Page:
Information for Book Groups
Invite an Author to Your Book Group
I’ve had a great response to The Midwife’s Tale from book groups, and thought it would make sense to provide a couple aids to help continue the discussion.
First, if your meet within an hour of Cleveland, I would be more than happy to join your group. Since I work full-time, it might take some planning to make it work, but if you’re able to be flexible I’m sure we can find a time.
If your group is not in the greater Cleveland area, I could Skype or G-Chat with you. Not as much fun as being there, but a close second! In either case, just drop me an e-mail and we’ll get the ball rolling.
To facilitate your discussions, I've put together a list of questions for The Midwife’s Tale:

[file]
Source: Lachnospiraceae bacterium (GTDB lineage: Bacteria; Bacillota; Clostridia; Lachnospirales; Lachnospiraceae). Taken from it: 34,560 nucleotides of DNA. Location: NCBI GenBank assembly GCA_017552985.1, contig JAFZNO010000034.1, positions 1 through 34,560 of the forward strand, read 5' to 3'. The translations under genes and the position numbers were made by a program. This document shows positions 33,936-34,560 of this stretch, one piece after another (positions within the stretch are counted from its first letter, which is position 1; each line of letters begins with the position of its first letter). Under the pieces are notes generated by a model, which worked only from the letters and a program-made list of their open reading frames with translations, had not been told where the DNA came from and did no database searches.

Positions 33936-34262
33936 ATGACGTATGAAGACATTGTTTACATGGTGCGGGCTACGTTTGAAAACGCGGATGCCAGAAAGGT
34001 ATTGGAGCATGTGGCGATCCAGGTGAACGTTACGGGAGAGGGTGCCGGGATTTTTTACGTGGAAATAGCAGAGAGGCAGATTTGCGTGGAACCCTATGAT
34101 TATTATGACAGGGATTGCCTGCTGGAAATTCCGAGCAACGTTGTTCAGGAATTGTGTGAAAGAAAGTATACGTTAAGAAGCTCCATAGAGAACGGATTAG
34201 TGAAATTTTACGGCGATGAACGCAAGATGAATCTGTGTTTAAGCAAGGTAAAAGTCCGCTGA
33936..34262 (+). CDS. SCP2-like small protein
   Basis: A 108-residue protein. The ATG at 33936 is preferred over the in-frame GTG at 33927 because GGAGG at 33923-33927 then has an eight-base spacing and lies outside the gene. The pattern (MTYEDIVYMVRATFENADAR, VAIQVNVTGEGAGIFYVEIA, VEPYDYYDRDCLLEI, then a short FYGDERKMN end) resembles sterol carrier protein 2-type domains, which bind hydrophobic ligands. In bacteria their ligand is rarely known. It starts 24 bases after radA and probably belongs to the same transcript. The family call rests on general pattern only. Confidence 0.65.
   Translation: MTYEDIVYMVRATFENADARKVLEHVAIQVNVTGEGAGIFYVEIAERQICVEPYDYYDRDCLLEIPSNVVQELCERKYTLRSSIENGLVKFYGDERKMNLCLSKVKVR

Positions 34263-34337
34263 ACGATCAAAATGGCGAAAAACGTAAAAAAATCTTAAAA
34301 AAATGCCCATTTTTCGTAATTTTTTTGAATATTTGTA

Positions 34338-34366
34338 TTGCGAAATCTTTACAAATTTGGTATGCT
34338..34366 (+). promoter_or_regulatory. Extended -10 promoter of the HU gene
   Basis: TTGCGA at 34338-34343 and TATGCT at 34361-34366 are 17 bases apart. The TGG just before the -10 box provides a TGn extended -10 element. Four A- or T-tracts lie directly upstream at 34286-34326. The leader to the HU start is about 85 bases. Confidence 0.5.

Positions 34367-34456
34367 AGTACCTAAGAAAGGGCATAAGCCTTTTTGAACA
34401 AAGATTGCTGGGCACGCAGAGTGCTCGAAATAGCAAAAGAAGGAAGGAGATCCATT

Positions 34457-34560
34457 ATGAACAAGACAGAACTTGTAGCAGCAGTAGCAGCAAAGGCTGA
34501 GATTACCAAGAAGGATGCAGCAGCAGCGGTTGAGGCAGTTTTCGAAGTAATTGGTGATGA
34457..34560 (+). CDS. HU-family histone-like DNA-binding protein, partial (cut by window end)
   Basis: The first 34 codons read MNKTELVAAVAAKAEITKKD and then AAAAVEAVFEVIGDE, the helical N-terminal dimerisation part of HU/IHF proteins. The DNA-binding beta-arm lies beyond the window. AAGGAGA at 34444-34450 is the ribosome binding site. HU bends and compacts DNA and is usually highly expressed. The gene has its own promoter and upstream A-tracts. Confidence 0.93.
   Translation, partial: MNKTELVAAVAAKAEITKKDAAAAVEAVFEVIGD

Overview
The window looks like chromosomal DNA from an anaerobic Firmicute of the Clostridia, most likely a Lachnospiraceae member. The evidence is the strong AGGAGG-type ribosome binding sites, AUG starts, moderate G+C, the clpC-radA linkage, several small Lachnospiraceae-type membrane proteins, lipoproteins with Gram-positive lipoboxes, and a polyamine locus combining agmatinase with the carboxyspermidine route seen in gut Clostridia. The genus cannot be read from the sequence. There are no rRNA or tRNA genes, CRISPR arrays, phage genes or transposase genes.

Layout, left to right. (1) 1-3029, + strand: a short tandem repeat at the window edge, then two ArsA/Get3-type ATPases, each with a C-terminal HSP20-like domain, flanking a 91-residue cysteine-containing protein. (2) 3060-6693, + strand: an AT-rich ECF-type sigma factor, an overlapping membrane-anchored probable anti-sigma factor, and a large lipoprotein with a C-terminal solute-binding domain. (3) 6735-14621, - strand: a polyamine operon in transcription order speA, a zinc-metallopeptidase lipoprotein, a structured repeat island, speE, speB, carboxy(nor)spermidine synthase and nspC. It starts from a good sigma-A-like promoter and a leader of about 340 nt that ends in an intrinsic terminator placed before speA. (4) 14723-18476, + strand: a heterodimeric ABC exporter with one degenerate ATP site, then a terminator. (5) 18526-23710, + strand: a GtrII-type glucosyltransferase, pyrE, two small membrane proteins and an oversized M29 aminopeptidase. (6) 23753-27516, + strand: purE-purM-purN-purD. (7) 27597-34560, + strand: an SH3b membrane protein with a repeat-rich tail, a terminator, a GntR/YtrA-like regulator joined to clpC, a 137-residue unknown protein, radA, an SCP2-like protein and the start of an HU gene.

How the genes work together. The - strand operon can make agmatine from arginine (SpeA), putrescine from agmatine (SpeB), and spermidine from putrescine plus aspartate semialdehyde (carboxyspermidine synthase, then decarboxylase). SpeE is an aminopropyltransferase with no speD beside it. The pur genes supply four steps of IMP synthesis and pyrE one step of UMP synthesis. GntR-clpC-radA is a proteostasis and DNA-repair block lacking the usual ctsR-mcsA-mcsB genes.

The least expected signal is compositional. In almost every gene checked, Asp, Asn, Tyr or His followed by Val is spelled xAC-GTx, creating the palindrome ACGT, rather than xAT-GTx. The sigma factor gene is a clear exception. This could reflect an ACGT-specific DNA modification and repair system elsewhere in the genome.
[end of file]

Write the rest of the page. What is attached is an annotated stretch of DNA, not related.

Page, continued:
- Bridget is wealthy enough that she doesn’t practice midwifery for the money. Why do you think she does it?
- Why did Bridget allow Martha to stay in her household, even after she lied about her past?
- What similarities and differences do you see between Bridget and her rival, Rebecca Hooke?
- Write down one word or phrase to describe Bridget, Martha, and Rebecca Hooke. Then go around the group and read your words aloud. How many different words did you come up with for each character?
Once you have done this, elaborate on the complexities, or lack of complexities, of these individuals.
- How do you think the loss of her children affected Bridget?
- Despite clear evidence of her guilt, Bridget agrees to help Esther. Why?
- How did Bridget’s attitude towards religion and politics change over the course of the novel?
- What qualities made a woman a good midwife in early modern England? How do these compare to what we think makes a good doctor today?
- How does childbirth in early modern England compare to childbirth today? Has childbirth become more private or less?
Thanks again for your interest in The Midwife's Tale. If you have any questions or comments, don't be afraid to contact me!